• Cleaning service contracts have been reviewed for additional support.
  • Personal protective equipment items are routinely checked to ensure proper and secure storage.
  • CDC informational posters are on display to provide important reminders on proper infection prevention procedures.

The safety of our patients, their families, and our employees is our top priority, and we will remain steadfast in our efforts to reduce any risk associated with COVID-19.

The CDC has provided a list of easy tips that can help prevent the spread of the coronavirus.

  • Avoid close contact with people who are sick.
  • Cover your cough or sneeze with a tissue and then immediately dispose of the tissue.
  • Avoid touching your eyes, nose, and mouth.
  • Clean and disinfect objects and surfaces that are frequently touched.
  • Wash your hands often with soap and water for at least 20 seconds.
  • Stay home when you are sick, except to get medical care.

For detailed information on COVID-19, please visit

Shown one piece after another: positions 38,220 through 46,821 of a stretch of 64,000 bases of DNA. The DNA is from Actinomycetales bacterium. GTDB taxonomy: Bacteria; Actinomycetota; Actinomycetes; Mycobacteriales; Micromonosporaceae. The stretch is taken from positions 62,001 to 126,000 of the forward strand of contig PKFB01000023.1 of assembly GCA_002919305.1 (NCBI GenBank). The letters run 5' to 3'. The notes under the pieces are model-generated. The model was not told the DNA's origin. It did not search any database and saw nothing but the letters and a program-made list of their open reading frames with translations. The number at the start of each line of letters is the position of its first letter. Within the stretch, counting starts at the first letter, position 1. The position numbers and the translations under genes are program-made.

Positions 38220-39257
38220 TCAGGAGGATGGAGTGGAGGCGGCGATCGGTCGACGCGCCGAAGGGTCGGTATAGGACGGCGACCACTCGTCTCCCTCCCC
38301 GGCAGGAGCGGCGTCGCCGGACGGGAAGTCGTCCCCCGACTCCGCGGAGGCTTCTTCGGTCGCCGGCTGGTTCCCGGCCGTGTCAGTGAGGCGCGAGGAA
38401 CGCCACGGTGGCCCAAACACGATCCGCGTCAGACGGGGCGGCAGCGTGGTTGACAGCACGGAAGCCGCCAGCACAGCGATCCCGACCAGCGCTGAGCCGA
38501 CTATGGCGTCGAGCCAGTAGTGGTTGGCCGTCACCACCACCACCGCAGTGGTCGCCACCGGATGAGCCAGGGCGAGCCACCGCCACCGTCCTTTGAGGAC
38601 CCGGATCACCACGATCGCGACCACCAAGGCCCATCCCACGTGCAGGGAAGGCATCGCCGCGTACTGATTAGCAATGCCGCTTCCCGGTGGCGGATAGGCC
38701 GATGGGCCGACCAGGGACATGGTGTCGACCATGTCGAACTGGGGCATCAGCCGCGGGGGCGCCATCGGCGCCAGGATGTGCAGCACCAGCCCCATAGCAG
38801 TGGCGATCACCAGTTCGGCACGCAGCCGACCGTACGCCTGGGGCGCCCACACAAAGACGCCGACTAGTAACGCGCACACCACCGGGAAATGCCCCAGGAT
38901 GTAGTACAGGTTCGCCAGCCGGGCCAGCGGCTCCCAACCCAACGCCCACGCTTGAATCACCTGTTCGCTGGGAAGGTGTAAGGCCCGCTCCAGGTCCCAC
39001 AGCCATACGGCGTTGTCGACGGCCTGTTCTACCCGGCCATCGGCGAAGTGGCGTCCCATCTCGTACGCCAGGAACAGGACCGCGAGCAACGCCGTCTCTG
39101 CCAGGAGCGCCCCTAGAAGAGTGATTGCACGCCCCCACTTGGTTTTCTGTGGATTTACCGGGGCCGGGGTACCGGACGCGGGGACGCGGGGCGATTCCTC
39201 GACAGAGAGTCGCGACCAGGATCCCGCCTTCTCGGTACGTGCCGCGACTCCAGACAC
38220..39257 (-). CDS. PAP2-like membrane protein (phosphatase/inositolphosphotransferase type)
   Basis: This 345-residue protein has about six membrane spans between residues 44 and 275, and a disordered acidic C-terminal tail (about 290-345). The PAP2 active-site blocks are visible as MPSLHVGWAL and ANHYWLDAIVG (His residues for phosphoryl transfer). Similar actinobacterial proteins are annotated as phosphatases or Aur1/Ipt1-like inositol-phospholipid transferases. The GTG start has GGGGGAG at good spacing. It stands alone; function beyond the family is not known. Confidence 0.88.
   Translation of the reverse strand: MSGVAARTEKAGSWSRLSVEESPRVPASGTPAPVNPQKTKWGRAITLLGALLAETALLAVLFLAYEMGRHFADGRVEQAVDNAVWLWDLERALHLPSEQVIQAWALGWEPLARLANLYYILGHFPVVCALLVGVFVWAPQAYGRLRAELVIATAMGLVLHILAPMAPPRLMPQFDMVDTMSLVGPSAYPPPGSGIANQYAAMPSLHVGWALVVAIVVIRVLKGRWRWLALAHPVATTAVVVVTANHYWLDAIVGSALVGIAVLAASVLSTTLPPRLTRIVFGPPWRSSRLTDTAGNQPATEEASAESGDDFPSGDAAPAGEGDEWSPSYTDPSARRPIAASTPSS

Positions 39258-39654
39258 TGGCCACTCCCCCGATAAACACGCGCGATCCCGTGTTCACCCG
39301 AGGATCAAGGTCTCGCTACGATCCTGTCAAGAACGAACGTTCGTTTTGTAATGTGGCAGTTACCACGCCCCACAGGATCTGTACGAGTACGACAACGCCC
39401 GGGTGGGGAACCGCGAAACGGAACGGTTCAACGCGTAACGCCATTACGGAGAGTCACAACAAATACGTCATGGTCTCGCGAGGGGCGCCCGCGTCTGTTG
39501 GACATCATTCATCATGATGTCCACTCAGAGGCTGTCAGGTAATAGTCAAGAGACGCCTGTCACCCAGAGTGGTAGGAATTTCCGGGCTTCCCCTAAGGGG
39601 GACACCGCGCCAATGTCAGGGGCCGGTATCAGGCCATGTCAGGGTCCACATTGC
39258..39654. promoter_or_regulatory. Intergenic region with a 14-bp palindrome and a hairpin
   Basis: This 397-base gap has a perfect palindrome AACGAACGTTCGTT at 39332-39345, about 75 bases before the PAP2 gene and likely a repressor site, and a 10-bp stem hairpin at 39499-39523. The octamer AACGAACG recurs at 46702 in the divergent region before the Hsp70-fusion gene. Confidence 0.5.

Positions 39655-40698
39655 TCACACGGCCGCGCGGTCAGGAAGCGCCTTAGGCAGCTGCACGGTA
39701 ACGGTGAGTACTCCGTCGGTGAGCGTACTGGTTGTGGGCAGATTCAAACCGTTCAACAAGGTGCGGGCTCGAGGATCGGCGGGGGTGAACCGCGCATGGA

Conduct Disorder Causes & Effects

The signs, symptoms, and effects of conduct disorder can look different for each person impacted. Learning about conduct disorder is one of the first steps toward healing.

Understanding Conduct Disorder

Learn about conduct disorder

Conduct disorder is characterized by persistent and repetitive behavior patterns that violate the basic rights of others or go against age-appropriate societal rules or norms. The American Psychiatric Association’s Diagnostic and Statistical Manual of Mental Disorders, Fifth Edition breaks down the specific behaviors that are characteristic of conduct disorder into the following four categories: